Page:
Advertisement

Journal of Comparative Physiology A

, Volume 163, Issue 1, pp 135–143 | Cite as

Ascending auditory interneurons in the cricketTeleogryllus commodus (Walker): comparative physiology and direct connections with afferents

  • R. M. Hennig
Article

Summary

Ascending auditory interneurons of the cricket,Teleogryllus commodus (Walker), were investigated using simultaneous intracellular and extracellular recording in order to identify units which had previously been characterized only by extracellular recording. The morphology and physiology of the large adapting unit (LAU: Fig. 1) and of the small tonic unit (STU: Fig. 2) ofTeleogryllus correspond well to those of the ascending neuron 2 (AN2) and the ascending neuron 1 (AN1) ofGryllus (Figs. 1, 2), respectively.

A summary of the ascending auditory interneurons described by various authors in 5 species of crickets is presented in order to establish common identities.

Physiological evidence for direct connections between auditory afferents and the ascending auditory interneurons AN1 (STU) and AN2 (LAU) is presented. Simultaneous intracellular recordings from receptors and interneurons in response to sound as well as the activity of auditory interneurons upon electrical stimulation of the tympanal nerve reveal short and constant latencies of receptor-evoked synaptic activity in AN1 (STU) and AN2 (LAU).

Keywords

Electrical Stimulation Constant Latency Direct Connection Synaptic Activity Intracellular Recording 
These keywords were added by machine and not by the authors. This process is experimental and the keywords may be updated as the learning algorithm improves.

Abbreviations

STU

small tonic unit

LAU

large adapting unit

AN

ascending neuron

EPSP

excitatory postsynaptic potential

Preview

Unable to display preview. Download preview PDF.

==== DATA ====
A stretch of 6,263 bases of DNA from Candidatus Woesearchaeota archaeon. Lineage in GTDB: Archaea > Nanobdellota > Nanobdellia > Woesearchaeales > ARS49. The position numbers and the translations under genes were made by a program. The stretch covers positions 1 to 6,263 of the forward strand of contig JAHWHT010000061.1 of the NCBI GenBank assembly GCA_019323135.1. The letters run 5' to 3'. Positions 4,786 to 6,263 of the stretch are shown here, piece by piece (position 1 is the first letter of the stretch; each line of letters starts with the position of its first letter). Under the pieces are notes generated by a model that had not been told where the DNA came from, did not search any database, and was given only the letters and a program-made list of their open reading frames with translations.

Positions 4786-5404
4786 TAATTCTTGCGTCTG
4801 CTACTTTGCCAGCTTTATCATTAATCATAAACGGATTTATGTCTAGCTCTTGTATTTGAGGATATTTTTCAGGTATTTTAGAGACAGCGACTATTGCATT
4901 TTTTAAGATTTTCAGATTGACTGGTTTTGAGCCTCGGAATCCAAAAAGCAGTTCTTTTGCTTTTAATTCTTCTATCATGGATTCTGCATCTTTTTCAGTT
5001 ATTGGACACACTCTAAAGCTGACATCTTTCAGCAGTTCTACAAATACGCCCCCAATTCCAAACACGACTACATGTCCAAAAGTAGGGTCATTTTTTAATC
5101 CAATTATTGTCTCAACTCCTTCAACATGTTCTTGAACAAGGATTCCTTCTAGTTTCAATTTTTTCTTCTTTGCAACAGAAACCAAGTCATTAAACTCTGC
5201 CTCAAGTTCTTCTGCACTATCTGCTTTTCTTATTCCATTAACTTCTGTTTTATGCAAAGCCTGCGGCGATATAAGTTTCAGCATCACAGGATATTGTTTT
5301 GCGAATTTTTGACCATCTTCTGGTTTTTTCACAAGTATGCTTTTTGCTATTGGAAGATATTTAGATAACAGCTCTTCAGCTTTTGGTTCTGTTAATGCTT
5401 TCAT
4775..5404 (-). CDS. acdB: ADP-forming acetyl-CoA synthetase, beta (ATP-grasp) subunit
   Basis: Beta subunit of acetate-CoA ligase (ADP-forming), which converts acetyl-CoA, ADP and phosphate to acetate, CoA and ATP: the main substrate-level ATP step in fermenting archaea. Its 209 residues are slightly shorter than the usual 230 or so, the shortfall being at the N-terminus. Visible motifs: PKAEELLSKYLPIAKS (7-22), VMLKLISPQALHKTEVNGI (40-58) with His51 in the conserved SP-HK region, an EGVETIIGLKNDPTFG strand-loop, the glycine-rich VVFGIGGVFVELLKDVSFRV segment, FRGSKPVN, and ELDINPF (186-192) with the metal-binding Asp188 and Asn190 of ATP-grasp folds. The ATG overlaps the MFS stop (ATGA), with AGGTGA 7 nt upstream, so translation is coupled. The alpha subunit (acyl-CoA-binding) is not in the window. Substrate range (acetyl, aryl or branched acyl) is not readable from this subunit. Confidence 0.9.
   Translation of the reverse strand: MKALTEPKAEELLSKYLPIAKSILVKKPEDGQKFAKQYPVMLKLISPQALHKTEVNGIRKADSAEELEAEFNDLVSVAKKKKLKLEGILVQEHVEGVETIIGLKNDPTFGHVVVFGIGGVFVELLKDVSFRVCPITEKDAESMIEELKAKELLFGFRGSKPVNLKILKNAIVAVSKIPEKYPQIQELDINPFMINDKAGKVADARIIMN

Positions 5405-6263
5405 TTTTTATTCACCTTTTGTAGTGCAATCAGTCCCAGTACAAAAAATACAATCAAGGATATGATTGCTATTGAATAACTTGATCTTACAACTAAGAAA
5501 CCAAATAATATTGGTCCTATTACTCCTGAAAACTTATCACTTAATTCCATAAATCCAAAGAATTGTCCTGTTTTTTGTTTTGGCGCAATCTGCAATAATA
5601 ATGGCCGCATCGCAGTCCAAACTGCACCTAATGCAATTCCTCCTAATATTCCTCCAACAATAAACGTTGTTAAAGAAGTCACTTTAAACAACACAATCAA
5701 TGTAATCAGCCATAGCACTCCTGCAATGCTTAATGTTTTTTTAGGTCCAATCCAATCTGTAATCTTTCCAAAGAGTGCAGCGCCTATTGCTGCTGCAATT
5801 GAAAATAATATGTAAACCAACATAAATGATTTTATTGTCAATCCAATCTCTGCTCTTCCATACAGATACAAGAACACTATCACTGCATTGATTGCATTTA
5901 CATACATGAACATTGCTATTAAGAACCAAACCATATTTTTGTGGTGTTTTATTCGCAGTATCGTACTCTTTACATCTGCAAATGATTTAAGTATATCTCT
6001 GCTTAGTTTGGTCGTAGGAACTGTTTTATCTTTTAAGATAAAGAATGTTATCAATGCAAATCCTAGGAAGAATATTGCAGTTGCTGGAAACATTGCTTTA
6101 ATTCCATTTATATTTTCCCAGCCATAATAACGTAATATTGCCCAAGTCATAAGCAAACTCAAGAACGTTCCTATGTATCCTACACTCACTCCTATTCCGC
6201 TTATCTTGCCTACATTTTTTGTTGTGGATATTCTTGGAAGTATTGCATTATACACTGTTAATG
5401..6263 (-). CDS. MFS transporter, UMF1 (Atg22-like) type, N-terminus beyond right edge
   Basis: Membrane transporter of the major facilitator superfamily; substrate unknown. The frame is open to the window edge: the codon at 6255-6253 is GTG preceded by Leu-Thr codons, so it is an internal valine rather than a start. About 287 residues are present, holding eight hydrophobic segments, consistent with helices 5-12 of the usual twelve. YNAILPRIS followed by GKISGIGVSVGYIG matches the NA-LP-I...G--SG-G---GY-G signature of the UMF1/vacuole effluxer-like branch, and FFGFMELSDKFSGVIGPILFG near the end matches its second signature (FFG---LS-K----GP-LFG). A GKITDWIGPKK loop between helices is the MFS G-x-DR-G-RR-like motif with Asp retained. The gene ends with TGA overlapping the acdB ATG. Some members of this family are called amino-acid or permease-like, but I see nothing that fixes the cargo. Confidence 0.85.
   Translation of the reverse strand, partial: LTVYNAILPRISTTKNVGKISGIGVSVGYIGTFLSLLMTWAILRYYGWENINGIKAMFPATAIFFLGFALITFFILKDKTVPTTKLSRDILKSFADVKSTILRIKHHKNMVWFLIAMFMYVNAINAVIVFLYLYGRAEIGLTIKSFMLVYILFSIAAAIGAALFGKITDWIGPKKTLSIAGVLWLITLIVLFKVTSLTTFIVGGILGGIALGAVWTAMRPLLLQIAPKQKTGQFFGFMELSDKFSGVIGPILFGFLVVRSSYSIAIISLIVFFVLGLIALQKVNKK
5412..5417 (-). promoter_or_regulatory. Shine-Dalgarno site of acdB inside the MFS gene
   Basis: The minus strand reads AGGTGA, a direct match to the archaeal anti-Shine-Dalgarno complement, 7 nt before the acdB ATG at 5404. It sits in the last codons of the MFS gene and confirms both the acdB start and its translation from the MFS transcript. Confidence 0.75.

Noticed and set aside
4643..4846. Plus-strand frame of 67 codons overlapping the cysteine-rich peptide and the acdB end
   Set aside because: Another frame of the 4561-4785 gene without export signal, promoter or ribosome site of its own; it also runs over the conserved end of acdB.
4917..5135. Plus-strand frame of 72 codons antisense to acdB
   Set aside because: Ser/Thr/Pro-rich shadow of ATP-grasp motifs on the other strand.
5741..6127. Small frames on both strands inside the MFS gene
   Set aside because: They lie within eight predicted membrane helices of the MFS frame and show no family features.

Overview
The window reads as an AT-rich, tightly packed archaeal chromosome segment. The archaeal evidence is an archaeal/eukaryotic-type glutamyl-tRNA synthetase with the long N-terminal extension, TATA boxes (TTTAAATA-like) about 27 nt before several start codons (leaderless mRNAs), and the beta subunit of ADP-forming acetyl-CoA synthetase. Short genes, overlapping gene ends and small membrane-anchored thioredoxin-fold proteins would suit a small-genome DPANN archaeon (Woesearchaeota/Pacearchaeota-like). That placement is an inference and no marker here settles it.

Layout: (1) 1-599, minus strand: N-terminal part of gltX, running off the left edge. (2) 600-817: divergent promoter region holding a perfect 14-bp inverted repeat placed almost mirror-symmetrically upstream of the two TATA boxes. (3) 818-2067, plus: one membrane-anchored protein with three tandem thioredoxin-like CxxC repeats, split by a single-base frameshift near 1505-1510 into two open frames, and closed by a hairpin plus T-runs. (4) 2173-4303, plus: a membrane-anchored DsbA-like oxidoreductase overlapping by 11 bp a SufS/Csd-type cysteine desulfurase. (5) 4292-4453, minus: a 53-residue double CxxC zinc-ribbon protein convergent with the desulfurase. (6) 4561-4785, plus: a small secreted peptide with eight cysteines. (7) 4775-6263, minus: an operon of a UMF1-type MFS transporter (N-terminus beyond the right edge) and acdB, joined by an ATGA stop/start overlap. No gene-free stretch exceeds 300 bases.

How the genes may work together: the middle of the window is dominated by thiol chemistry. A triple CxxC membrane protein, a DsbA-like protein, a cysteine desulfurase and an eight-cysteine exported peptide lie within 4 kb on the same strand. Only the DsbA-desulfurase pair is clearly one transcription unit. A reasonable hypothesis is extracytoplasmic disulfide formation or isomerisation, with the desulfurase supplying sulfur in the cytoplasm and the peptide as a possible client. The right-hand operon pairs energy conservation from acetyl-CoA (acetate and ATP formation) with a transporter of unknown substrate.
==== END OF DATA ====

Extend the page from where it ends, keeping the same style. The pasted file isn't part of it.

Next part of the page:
Unable to display preview. Download preview PDF.

References

  1. Atkins G, Ligman S, Burghardt F, Stout JF (1984) Changes in phonotaxis by the female cricketAcheta domesticus L. after killing identified acoustic interneurons. J Comp Physiol A 154:795–804Google Scholar
  2. Ball EE, Hill KG (1978) Functional development of the auditory system of the cricket,Teleogryllus commodus. J Comp Physiol 127:131–138Google Scholar
  3. Boyan GS (1979) Directional responses to sound in the central nervous system of the cricketTeleogryllus commodus (Orthoptera: Gryllidae). I. Ascending interneurons. J Comp Physiol 130:137–150Google Scholar
  4. Boyan GS (1983) Postembryonic development in the auditory system of the locust. J Comp Physiol 151:499–513Google Scholar
  5. Boyan GS, Williams JLD (1982) Auditory neurones in the brain of the cricketGryllus bimaculatus (De Geer): ascending interneurones. J Insect Physiol 28:493–501Google Scholar
  6. Boyd P, Kühne R, Silver S, Lewis B (1984) Two-tone suppression and song coding by ascending neurones in the cricketGryllus campestris L. J Comp Physiol A 154:423–430Google Scholar
  7. Burrows M (1975) Monosynaptic connexions between wing stretch receptors and flight motoneurones of the locust. J Exp Biol 62:189–219Google Scholar
  8. Eibl E, Huber F (1979) Central projections of tibial sensory fibers within the three thoracic ganglia of crickets (Gryllus campestris L.,G. bimaculatus DeGeer). Zoomorphology 9:1–17Google Scholar
  9. Elsner N, Popov AV (1978) Neuroethology of acoustic communication. Adv Insect Physiol 13:229–355Google Scholar
  10. Hill KG (1974) Carrier frequency as a factor in phonotactic behaviour of female crickets (Teleogryllus commodus). J Comp Physiol 93:7–18Google Scholar
  11. Huber F (1983) Neural correlates of orthopteran and cicada phonotaxis. In: Huber F, Markl H (eds) Neuroethology and behavioral physiology. Springer, Berlin Heidelberg New York, pp 108–135Google Scholar
  12. Hutchings M, Lewis B (1984) The role of two-tone suppression in song coding by ventral cord neurones in the cricketTeleogryllus oceanicus (Le Guillou). J Comp Physiol A 154:103–112Google Scholar